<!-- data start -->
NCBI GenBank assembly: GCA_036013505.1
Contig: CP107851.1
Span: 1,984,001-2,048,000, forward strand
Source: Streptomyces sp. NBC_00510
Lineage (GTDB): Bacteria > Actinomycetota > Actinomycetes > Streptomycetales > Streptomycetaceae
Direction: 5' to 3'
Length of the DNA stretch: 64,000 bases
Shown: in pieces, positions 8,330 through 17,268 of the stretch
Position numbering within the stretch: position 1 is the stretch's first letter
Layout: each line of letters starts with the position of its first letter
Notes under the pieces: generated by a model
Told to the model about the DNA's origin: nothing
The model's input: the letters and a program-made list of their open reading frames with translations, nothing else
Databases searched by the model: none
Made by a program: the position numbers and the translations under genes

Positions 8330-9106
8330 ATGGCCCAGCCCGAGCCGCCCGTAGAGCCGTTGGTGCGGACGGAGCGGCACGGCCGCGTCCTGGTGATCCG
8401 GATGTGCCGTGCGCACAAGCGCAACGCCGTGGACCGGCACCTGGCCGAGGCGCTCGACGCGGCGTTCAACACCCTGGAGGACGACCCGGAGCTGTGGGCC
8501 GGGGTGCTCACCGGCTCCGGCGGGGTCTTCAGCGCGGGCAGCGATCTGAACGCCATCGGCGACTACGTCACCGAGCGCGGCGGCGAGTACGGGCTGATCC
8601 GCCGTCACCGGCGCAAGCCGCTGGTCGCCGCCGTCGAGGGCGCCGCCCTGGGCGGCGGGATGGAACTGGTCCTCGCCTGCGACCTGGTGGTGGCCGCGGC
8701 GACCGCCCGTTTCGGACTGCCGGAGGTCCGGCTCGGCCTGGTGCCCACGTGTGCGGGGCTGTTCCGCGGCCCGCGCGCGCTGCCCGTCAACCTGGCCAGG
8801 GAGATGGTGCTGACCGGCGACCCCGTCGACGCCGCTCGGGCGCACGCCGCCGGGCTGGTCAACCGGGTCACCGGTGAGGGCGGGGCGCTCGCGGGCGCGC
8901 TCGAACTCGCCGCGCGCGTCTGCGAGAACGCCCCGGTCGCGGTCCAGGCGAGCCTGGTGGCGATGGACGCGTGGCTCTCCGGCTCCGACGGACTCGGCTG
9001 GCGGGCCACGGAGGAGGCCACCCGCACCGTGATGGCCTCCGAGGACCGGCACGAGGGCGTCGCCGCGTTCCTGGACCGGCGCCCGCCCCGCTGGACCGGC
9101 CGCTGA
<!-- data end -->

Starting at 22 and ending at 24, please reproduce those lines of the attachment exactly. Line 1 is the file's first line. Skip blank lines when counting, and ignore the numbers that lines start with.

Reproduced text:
8801 GAGATGGTGCTGACCGGCGACCCCGTCGACGCCGCTCGGGCGCACGCCGCCGGGCTGGTCAACCGGGTCACCGGTGAGGGCGGGGCGCTCGCGGGCGCGC
8901 TCGAACTCGCCGCGCGCGTCTGCGAGAACGCCCCGGTCGCGGTCCAGGCGAGCCTGGTGGCGATGGACGCGTGGCTCTCCGGCTCCGACGGACTCGGCTG
9001 GCGGGCCACGGAGGAGGCCACCCGCACCGTGATGGCCTCCGAGGACCGGCACGAGGGCGTCGCCGCGTTCCTGGACCGGCGCCCGCCCCGCTGGACCGGC